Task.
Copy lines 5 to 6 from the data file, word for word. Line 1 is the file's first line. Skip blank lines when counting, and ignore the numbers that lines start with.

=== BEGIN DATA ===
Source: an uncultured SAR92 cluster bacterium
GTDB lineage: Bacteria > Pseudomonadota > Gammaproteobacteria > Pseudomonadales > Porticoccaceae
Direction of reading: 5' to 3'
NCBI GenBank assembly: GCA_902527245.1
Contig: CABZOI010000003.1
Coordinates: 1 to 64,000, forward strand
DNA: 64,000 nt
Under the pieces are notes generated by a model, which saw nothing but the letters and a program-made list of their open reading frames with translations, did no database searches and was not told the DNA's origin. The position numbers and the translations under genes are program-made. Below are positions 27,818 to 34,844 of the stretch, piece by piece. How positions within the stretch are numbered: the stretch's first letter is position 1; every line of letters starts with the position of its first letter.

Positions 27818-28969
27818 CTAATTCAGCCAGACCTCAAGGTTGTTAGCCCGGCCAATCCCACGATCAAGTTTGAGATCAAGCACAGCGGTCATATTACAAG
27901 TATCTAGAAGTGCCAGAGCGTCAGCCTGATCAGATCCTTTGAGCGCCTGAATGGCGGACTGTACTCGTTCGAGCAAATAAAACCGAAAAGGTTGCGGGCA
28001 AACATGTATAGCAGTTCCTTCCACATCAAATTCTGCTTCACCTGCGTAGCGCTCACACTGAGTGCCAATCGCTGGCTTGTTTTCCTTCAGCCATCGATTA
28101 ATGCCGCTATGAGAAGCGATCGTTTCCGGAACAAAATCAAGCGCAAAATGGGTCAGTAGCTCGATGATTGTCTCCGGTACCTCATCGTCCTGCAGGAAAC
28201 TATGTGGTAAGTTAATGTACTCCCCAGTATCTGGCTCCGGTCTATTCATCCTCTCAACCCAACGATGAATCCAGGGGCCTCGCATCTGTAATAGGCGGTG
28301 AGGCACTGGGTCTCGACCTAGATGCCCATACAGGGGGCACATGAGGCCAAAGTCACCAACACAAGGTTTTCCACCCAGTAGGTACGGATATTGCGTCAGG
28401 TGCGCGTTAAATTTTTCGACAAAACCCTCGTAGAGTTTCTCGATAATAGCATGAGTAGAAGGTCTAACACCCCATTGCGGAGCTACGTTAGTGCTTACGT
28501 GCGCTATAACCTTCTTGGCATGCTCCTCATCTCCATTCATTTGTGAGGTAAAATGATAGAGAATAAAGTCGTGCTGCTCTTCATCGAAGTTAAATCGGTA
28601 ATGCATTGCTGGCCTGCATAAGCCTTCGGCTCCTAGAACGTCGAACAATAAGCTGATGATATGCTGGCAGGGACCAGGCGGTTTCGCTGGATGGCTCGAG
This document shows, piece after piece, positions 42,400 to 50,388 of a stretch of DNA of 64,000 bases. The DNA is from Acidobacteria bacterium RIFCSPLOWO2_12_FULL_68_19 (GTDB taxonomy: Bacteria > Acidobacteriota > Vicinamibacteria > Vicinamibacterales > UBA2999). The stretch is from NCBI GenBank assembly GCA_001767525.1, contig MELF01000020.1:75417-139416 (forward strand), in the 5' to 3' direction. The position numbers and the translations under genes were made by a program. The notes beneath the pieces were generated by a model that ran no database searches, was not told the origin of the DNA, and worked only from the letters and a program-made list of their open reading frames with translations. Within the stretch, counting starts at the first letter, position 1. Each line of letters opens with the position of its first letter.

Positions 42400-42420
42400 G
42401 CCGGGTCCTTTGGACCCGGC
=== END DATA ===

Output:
Contig: CABZOI010000003.1
Coordinates: 1 to 64,000, forward strand